"The number of violent crimes reported by U.S. citizens and other foreigners has remained high and incidents have included, but are not limited to, assault, theft, armed robbery, carjacking, rape, kidnapping, and murder, even in areas of Guatemala City once considered safe."

 

"Emboldened armed robbers have attacked vehicles on main roads in broad daylight."

 

"Travel on rural roads increases the risk of being stopped by a criminal roadblock or ambush. Widespread narcotics and alien-smuggling activities make remote areas especially dangerous."

 

"A number of travelers have experienced carjackings and armed robberies after just having arrived on international flights, most frequently in the evening."

 

"There have been no incidents of armed robbery of groups escorted through the Tourist Protection Program."

 

If this does not get your attention or should you believe there reports to be exaggerated or false, then clearly that is your decision.

 

Best of luck on your travel. My wife and I have been waiting to visit, but for us? Just too high a risk.

 

TG

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While your quotes are impressive, TicoGrande, you could say the same thing about Mexico. It has a lot to do with how and where you go.

 

It's pretty easy and safe to get to someplace like Lake Atitlan. You fly into Guatemala City and take a shuttle. It's not like you are renting a car and driving the wilds of Guatemala.

 

I was there a year ago for three weeks - alone - and I wouldn't hesitate to go back. And, in fact, I am considering doing just that to "upgrade" my Spanish.

 

I did a few tours with a local guide and got to know his family a bit. During the week I was in San Pedro at Lake Atitlan, I did some work with the local guide organization, helping them create some materials such as signs and a brochure. Basically, Guatemalans need EVERYTHING.

 

I knew about the dangers in Guatemala and once when I was hiking late in the day at Tikal National Park, I rounded a corner and saw the edge of a truck. "Wow!" I thought.... "Smugglers! Drug Gangs! Mala Noche! Yeeow!" So I turned around and hurried down the little road, looking for a place where I could "melt" into the forest. Before I could find that place, the truck had caught up with me! Turns out, it was a truck owned by the Park that they sent out every day to find stragglers like me and return them to the entrance before the Park closed. I had a good laugh on myself.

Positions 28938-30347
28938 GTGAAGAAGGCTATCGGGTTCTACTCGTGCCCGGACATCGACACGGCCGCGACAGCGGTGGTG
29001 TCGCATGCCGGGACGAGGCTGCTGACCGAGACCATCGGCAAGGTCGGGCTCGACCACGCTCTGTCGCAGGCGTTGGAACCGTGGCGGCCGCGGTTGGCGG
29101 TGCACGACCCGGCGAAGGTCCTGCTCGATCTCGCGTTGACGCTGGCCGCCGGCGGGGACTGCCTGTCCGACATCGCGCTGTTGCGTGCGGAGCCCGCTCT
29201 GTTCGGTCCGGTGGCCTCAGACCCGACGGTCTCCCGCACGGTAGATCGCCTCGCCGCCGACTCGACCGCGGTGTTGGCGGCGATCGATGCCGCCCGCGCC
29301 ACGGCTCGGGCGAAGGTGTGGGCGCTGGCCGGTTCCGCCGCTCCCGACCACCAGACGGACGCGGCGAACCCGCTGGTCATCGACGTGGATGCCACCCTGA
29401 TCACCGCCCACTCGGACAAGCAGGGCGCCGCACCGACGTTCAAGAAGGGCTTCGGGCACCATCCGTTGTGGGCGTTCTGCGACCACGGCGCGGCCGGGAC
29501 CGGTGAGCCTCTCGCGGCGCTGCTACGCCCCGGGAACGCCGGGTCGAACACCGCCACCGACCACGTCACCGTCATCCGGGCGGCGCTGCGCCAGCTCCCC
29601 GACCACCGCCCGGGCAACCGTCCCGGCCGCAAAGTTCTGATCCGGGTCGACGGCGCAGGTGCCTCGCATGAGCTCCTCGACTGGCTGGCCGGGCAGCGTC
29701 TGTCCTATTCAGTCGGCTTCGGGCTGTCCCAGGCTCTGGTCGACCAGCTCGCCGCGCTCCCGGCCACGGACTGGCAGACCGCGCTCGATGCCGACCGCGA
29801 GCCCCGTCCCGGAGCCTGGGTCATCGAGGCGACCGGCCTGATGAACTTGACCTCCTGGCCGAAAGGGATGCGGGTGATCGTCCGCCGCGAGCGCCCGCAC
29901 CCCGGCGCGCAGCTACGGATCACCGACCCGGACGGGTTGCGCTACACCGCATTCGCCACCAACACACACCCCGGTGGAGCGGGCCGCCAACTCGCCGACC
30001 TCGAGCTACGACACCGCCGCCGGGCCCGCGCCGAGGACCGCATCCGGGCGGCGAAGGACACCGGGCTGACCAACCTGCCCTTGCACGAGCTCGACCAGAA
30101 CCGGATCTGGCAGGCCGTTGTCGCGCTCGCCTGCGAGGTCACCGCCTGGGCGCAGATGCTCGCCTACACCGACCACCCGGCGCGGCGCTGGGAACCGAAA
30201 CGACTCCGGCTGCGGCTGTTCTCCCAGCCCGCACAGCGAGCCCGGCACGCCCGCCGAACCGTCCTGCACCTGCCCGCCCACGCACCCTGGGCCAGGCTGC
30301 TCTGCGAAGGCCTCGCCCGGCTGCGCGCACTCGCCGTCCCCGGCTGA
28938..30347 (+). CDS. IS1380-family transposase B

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Hi Tim,

 

I appreciate your warning, but it comes too late in a sense, as before you posted it, I'd already committed to the program I found -- thank you, Eleanor! -- in San Pedro at Lake Atitlan. I absolutely will post here about my experience, but think that even though I will be going solo (Paul stays back on the boat doing boat projects), the program staffers will arrange a shuttle from the airport, have recommended places in Guatemala City and in Antigua before the program begins (and after it concludes). I read comments in other places about GC and Quetzaltenango (the location of the other program I was considering), and I think your comments are absolutely in line with what others have said. But I think/hope the precautions the program staffers are taking should keep me and others in the school safe.

 

And for Eleanor, the school just happens to be in San Pedro at Lake Atitlan!

The link for the program:

http://www.sanpedrospanishschool.org/en/home.php?lang=EN

 

And to Paul, I'll check out the program in Orosi, too. (I love Orosi!) Maybe in a few months, more intensive Spanish practice may be helpful.

 

You are all terrific! Thank you so much.

 

with kind regards,

Gayle

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Gayle - I think you will love San Pedro! The school there has a great reputation. Be sure to take the boat to the other villages around the lake. It's an amazing experience. Heck, you have got me to thinking about it - I might just go there to brush up on my Spanish!

 

PM me if you want more information.